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Keep hands off fund balance of school system
 

Published: Friday, June 3, 2011 at 3:00 p.m.

 

Davidson County commissioners should follow the lead of chairman Sam Watford and reject a proposal by commissioner Fred McClure to raid the county school system’s fund balance for $800,000 to give raises to county employees. McClure presented this option to fund raises at the end of the commissioners’ informational meeting Thursday morning, and Watford’s initial reaction was now wasn’t the time for raises as the economy remains sluggish. But of even greater concern is the run on the Davidson County Schools’ fund balance, especially in light of potential cuts coming from the state Legislature
.

McClure correctly points out that any fund balance the schools accumulate comes from money allocated by the commissioners. However, he seems to want to punish the system for saving up $9 million over the years. Other county departments receive praise while conserving money with performance-based budgeting. This allows them to spend those savings on equipment or other needed items. Yet when the schools use their allocations effectively and bank a surplus, suddenly they become a target to be raided for money to use elsewhere
 

The state budget is nearing completion, and public education will see some major reductions. Even if Gov. Bev Perdue vetoes it due to concerns over education cutbacks, four House Democrats appear ready to side with Republicans and override the veto. No matter whether you believe Perdue or Republicans about the effect on public education, less money will be available to educate students. Local school boards may have the final say-so, but they will be forced to find major savings with reduced funding. Perdue’s office estimated the reduction could reach almost $6 million for Davidson County Schools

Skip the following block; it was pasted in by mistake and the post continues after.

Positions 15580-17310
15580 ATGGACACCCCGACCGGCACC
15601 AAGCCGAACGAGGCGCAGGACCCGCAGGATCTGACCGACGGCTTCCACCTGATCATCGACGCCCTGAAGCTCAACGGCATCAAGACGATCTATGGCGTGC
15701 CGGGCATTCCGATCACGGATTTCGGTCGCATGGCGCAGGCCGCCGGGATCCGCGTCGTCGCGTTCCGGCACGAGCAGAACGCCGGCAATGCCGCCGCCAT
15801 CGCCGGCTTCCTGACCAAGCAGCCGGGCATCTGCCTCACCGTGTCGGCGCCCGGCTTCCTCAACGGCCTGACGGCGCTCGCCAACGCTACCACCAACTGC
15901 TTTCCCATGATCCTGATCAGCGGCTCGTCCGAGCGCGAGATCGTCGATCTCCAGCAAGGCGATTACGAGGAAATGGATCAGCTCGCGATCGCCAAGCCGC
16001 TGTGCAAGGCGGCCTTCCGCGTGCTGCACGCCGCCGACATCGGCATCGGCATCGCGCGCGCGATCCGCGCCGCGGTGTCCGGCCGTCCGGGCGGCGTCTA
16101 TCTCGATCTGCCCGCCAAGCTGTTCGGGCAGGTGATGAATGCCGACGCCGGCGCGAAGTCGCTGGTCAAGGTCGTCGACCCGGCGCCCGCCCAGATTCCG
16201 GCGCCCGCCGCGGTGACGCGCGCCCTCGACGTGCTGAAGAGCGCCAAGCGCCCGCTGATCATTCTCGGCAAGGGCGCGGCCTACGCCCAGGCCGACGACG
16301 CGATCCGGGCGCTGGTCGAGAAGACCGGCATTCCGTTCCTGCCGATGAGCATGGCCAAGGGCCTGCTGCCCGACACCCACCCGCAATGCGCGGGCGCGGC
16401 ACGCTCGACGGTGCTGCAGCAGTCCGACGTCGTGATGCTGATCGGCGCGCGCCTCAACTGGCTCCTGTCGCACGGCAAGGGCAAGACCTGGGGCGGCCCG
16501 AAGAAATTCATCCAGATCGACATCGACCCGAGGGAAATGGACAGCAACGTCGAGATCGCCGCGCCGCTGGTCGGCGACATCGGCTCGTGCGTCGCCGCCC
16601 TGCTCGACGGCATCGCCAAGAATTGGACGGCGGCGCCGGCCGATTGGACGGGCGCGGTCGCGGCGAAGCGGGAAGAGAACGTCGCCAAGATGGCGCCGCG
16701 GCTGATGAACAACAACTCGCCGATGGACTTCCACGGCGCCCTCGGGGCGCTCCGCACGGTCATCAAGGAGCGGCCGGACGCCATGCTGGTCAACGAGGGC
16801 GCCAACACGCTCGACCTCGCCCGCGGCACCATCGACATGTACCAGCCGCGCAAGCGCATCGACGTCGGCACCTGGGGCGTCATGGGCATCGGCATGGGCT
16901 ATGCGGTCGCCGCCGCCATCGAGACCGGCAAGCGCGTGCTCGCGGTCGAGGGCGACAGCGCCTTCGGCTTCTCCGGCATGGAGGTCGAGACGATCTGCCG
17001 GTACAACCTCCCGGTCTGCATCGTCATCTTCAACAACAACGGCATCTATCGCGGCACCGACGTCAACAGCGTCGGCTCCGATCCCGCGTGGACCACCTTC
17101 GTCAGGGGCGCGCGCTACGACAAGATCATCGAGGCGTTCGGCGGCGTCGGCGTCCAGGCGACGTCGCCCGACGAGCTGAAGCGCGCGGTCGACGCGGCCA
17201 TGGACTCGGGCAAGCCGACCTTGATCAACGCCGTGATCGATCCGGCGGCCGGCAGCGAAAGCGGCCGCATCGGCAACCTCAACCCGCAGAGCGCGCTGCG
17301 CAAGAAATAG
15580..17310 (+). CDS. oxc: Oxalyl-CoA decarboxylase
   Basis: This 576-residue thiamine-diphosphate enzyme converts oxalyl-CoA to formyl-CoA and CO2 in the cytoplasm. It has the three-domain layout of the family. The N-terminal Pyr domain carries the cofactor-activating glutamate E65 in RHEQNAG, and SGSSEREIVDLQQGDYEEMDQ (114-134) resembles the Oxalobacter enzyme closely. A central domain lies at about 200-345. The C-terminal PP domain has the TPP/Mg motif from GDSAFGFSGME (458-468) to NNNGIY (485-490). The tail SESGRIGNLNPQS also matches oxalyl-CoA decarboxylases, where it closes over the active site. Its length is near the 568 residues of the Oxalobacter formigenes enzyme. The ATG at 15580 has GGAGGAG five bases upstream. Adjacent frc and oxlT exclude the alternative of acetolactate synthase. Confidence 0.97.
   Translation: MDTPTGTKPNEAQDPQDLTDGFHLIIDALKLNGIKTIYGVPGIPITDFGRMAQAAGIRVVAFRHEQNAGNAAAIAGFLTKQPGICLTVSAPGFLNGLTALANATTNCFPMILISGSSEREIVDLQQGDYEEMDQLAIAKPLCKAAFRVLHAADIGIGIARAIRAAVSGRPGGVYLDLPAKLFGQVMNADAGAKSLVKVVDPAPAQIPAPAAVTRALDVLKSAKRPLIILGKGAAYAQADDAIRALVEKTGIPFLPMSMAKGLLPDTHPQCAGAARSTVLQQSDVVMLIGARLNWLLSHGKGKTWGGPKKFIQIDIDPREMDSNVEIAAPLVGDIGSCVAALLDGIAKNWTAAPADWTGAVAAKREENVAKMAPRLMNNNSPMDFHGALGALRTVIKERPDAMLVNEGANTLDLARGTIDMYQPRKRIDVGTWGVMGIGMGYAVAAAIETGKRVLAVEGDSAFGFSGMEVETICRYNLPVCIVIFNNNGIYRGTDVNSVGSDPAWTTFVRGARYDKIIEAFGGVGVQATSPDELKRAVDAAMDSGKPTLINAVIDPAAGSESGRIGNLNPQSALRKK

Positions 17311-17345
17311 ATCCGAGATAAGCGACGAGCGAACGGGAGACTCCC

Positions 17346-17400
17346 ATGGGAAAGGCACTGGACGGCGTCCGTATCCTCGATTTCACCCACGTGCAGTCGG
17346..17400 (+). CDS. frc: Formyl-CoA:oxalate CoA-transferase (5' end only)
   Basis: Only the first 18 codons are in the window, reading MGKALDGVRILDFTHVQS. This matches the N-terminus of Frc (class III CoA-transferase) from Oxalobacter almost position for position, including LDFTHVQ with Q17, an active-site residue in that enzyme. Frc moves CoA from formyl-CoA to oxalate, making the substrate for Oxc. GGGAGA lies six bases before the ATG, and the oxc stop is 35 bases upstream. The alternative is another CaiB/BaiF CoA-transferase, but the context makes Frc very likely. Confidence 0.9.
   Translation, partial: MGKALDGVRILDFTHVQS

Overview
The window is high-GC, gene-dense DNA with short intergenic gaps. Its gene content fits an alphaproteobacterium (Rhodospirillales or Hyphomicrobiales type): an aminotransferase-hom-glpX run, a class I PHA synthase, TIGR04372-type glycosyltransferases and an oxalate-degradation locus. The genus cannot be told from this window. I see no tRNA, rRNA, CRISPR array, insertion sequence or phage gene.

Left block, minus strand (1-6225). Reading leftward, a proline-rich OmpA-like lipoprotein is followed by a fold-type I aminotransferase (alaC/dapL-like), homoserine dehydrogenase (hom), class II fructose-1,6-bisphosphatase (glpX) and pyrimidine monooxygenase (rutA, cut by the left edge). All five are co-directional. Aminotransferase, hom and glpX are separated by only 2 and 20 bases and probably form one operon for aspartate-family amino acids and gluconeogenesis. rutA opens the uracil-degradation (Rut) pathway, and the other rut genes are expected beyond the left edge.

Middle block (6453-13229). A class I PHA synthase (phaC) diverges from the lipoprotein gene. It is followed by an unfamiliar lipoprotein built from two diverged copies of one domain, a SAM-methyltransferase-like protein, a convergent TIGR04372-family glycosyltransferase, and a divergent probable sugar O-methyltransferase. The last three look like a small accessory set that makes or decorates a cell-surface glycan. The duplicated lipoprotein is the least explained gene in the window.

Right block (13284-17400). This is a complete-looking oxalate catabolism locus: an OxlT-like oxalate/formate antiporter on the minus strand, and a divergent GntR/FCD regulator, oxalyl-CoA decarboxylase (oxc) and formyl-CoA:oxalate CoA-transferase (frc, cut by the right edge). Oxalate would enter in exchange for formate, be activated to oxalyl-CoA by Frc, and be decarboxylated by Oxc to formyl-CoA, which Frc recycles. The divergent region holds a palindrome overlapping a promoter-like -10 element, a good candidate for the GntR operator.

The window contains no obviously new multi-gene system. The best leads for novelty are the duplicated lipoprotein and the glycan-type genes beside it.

.

Such a reduction will mean many things, including some job losses. School board members will do everything in their power not only to preserve jobs but to make sure teachers have the supplies they need, that buildings remain safe, and that important programs don’t end. Having a source of money to accomplish these goals will be critical. Already $1.5 million from the fund balance is designated to help pay for the new middle school in northern Davidson County. So taking another $800,000 could hamper the board’s ability to offset the reduced state allocations.

Many employees in both the public and private sector have gone without raises the past few years during the recession. All want to return to regularly receiving raises when a new fiscal year begins. So McClure deserves credit for seeking a way to give raises to the county employees. However, he needs to identify another source of money to do that, and then commissioners can decide if now is the time for such an action. But leave the schools’ fund balance alone.


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